Now we are going to perform the same test but using the USCountryManager user that is in the function, we will use “EXECUTE AS USER” for it:

We see that there are results, and that several TerritoryId appear, this is normal since “US” has several territories:

GBCountryManager User

The last test will be done with the GBCountryManager user, who only has one Territory

Finally and if we wanted to delete everything and leave it as in the beginning, we would only have to execute the following:

Once we have understood how Row-Level Security works and how the data is filtered, we will move on to use the Dynamic Data Masking functionality to mask data.

Dynamic Data Masking

The first thing to know about Dynamic Data Masking is that the masking is done at execution time, that is, the data in the table is not masked.

To control whether a user can see a masked data or not, SQL Server uses the “UNMASK” permission.

In this example we are going to show the masking types DEFAULT, EMAIL and PARTIAL.

We are going to use two users, the DBA user who will have UNMASK permissions, and the Developer user who will not have UNMASK permissions

We start by creating the users

We give these users permissions:

And we grant the UNMASK permission to DBA user

Now that we have the users with the appropriate permissions, we can see the types of masking and how they apply to the data, for this we will use again the AdventureWorks2016 database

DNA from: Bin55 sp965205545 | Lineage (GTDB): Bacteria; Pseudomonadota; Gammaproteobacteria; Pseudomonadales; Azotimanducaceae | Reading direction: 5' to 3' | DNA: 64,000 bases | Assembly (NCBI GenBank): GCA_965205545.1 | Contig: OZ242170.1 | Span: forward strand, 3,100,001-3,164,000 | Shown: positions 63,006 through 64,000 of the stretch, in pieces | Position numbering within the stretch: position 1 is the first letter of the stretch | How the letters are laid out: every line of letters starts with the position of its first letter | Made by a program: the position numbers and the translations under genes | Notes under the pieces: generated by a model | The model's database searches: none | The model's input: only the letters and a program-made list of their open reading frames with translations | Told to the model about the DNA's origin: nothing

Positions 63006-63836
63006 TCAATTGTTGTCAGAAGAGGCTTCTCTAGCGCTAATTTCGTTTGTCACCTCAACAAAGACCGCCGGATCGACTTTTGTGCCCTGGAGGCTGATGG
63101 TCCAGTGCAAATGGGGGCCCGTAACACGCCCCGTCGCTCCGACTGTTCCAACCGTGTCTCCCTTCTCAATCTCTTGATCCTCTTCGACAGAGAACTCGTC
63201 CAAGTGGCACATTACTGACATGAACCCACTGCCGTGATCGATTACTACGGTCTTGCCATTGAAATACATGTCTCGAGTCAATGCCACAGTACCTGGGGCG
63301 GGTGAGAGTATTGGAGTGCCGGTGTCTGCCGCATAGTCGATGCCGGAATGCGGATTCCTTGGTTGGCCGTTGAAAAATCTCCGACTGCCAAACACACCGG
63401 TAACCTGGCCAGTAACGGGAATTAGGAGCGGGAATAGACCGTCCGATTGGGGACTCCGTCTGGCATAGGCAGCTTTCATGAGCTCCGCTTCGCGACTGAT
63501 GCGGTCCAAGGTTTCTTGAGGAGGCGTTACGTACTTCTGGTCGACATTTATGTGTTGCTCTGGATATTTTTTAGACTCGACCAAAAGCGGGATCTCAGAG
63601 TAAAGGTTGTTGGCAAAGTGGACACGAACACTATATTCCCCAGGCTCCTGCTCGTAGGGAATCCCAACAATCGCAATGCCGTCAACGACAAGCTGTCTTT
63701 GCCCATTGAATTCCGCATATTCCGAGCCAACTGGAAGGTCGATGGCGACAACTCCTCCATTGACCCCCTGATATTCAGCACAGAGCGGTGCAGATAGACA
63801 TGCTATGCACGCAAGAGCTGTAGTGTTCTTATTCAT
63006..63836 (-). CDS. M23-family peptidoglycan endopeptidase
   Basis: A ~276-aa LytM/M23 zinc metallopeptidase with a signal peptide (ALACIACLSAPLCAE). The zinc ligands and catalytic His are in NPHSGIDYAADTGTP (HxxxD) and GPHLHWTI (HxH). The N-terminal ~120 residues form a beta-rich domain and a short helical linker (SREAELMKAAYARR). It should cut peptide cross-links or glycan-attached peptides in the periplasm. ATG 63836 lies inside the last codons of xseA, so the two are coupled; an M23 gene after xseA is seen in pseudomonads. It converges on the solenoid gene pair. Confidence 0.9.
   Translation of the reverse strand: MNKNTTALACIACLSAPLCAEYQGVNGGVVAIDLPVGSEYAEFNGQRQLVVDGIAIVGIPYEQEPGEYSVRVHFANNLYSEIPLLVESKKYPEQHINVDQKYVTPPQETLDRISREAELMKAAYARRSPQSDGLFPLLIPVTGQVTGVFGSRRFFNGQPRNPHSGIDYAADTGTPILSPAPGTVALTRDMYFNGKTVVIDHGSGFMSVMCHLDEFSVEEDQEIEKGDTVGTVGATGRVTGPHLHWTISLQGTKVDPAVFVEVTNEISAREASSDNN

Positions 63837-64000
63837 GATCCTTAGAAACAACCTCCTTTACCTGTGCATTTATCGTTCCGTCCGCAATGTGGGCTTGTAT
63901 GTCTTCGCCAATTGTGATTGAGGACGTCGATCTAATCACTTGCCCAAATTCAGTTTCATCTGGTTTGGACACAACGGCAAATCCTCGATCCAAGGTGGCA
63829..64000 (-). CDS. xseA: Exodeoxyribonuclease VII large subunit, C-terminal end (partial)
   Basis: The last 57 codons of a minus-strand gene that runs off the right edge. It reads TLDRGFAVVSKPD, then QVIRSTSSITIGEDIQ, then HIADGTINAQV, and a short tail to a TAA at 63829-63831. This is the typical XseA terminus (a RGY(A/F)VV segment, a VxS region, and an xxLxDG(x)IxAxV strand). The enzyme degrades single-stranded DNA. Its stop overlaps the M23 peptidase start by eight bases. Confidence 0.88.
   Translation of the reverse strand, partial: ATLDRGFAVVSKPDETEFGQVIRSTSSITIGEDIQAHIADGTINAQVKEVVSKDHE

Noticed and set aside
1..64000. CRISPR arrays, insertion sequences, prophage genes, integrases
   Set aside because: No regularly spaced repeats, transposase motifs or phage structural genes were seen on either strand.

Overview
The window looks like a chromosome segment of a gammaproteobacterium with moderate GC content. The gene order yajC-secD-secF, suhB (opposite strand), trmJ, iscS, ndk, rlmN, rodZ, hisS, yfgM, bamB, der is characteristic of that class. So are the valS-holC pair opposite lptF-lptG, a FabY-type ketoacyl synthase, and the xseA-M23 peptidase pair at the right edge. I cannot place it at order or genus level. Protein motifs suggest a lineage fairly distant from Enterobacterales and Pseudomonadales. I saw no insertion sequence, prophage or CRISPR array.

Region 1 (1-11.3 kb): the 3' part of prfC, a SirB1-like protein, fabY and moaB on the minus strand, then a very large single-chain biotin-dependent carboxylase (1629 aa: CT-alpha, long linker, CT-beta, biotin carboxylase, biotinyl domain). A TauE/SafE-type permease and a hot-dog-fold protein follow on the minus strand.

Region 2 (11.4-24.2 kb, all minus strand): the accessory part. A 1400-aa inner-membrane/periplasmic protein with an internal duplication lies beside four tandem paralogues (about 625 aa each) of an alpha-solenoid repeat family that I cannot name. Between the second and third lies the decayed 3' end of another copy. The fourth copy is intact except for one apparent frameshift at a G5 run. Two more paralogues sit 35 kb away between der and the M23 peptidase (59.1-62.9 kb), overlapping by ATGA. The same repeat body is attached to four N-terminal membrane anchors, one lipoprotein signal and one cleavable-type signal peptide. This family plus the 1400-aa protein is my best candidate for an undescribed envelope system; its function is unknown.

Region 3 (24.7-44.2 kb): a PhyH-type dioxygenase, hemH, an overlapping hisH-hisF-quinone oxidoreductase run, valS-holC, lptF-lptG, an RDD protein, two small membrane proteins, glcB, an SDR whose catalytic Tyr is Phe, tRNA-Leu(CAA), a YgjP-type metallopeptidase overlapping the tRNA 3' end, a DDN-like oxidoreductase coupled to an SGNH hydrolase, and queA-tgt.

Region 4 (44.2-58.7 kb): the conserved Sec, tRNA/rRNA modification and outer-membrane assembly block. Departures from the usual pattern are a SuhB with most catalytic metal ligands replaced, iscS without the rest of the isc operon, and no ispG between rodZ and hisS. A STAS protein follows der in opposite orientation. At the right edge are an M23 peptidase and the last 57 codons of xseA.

DEFAULT masking

This function replaces the columns of type string with the string “XXXX” and those of the numeric type with “0”.

Let’s use it on the PhoneNumber column of the Person.PersonPhone table

And we’re going to run a TOP 10 on the table using the DBA and Developer users to see the difference in the visualization

DBA user (with UNMASK permission)

Developer User

EMAIL masking

This function replaces the part before the @ with the first letter and “XXXX” and puts “@ XXXX.com” at the end

We’re going to use it on the EmailAddress column of the Person.EmailAddress table

And we’re going to run a TOP 10 on the table using the DBA and Developer users to see the difference in the visualization

DBA user (with UNMASK permission)

Developer User

PARTIAL masking

This function defines a number of characters at the beginning and at the end that will remain unmasked, and in the middle will use the string that is chosen.

We are going to use it on the column LastName of the Person.Person table, we will leave a character at the beginning and two at the end without masking and in the middle we will put the text “GDPR”.

And we’re going to run a TOP 10 on the table using the DBA and Developer users to see the difference in the visualization

DBA user (with UNMASK permission)

Developer User

To finish we will see how quickly we can reverse all the changes made.

We revoke the UNMASK permission to the DBA user

And we cleared the masking in the three tables that we used

Now that we know how to control the access and visibility of the data, it is time to go to the next point of the GDPR and see how to Protect this data.

GDPR Series:

  1. How to adapt SQL Server to the GDPR
  2. Discovering and classifying personal data with SQL Server
  3. Managing access and use of data with SQL Server
  4. Protecting data at Rest, in Use and in Transit

If you want us to help your business or company to comply with the GDPR contact us at info@aleson-itc.com or call us at +34 962 681 242